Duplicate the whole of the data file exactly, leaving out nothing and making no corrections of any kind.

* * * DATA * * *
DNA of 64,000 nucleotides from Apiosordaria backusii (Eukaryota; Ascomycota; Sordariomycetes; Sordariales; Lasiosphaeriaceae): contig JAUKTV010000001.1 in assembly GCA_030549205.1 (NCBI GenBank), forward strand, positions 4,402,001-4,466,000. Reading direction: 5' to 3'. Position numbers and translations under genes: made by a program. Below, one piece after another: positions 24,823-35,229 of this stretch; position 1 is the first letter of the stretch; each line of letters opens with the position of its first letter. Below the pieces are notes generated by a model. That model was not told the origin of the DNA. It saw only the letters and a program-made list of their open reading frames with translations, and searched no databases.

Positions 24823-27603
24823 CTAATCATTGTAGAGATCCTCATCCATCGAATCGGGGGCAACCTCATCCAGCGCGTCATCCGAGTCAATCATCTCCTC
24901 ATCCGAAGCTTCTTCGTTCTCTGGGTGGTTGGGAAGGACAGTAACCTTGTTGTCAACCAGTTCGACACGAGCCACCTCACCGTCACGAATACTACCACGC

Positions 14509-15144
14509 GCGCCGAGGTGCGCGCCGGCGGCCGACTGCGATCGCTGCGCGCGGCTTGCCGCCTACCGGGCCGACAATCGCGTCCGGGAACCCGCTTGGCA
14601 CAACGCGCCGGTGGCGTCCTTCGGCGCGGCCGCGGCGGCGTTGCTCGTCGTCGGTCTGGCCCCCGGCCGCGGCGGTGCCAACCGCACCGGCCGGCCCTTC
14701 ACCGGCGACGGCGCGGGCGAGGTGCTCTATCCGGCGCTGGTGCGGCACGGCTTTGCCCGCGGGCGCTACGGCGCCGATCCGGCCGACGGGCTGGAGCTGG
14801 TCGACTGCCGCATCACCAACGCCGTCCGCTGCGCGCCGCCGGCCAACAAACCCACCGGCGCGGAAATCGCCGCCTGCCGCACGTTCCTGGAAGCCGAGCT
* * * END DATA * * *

DNA of 64,000 nucleotides from Apiosordaria backusii (Eukaryota; Ascomycota; Sordariomycetes; Sordariales; Lasiosphaeriaceae): contig JAUKTV010000001.1 in assembly GCA_030549205.1 (NCBI GenBank), forward strand, positions 4,402,001-4,466,000. Reading direction: 5' to 3'. Position numbers and translations under genes: made by a program. Below, one piece after another: positions 24,823-35,229 of this stretch; position 1 is the first letter of the stretch; each line of letters opens with the position of its first letter. Below the pieces are notes generated by a model. That model was not told the origin of the DNA. It saw only the letters and a program-made list of their open reading frames with translations, and searched no databases.

Positions 24823-27603
24823 CTAATCATTGTAGAGATCCTCATCCATCGAATCGGGGGCAACCTCATCCAGCGCGTCATCCGAGTCAATCATCTCCTC
24901 ATCCGAAGCTTCTTCGTTCTCTGGGTGGTTGGGAAGGACAGTAACCTTGTTGTCAACCAGTTCGACACGAGCCACCTCACCGTCACGAATACTACCACGC

Positions 14509-15144
14509 GCGCCGAGGTGCGCGCCGGCGGCCGACTGCGATCGCTGCGCGCGGCTTGCCGCCTACCGGGCCGACAATCGCGTCCGGGAACCCGCTTGGCA
14601 CAACGCGCCGGTGGCGTCCTTCGGCGCGGCCGCGGCGGCGTTGCTCGTCGTCGGTCTGGCCCCCGGCCGCGGCGGTGCCAACCGCACCGGCCGGCCCTTC
14701 ACCGGCGACGGCGCGGGCGAGGTGCTCTATCCGGCGCTGGTGCGGCACGGCTTTGCCCGCGGGCGCTACGGCGCCGATCCGGCCGACGGGCTGGAGCTGG
14801 TCGACTGCCGCATCACCAACGCCGTCCGCTGCGCGCCGCCGGCCAACAAACCCACCGGCGCGGAAATCGCCGCCTGCCGCACGTTCCTGGAAGCCGAGCT